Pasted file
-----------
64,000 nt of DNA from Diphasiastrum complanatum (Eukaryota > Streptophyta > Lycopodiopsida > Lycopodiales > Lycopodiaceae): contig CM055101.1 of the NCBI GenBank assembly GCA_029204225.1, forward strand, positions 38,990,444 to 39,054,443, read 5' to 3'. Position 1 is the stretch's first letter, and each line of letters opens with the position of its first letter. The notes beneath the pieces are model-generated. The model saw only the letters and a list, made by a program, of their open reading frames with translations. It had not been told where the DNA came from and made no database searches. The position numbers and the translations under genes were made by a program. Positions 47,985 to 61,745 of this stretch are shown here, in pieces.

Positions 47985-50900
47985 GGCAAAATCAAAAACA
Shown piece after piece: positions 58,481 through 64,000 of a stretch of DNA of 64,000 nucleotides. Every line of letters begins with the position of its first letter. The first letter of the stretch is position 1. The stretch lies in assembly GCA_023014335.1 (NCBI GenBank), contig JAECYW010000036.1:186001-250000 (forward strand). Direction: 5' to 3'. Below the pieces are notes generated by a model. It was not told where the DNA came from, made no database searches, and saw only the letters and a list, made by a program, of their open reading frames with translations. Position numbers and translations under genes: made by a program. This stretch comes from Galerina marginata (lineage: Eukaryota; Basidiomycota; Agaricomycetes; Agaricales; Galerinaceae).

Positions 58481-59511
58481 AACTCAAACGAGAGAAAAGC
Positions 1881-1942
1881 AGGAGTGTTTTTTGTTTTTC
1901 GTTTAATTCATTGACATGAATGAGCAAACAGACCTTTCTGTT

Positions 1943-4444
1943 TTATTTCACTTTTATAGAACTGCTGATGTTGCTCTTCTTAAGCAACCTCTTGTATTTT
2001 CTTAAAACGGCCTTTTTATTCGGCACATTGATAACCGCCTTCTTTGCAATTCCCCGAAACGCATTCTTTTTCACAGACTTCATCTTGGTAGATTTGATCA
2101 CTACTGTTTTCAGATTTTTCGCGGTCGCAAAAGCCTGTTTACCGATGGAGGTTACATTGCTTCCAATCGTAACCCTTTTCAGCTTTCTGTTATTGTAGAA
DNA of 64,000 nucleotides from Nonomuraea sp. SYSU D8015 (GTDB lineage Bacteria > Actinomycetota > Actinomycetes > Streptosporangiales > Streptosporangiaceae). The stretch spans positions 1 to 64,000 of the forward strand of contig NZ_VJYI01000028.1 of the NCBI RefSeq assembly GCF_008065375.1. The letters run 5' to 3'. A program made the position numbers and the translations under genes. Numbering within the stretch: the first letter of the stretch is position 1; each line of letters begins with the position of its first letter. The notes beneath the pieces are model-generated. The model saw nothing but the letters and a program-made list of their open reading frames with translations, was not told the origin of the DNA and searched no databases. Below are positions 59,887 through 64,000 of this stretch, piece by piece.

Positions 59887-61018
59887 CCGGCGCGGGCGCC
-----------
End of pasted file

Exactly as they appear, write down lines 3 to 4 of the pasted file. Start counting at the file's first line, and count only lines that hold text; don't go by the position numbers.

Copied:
47985 GGCAAAATCAAAAACA
Shown piece after piece: positions 58,481 through 64,000 of a stretch of DNA of 64,000 nucleotides. Every line of letters begins with the position of its first letter. The first letter of the stretch is position 1. The stretch lies in assembly GCA_023014335.1 (NCBI GenBank), contig JAECYW010000036.1:186001-250000 (forward strand). Direction: 5' to 3'. Below the pieces are notes generated by a model. It was not told where the DNA came from, made no database searches, and saw only the letters and a list, made by a program, of their open reading frames with translations. Position numbers and translations under genes: made by a program. This stretch comes from Galerina marginata (lineage: Eukaryota; Basidiomycota; Agaricomycetes; Agaricales; Galerinaceae).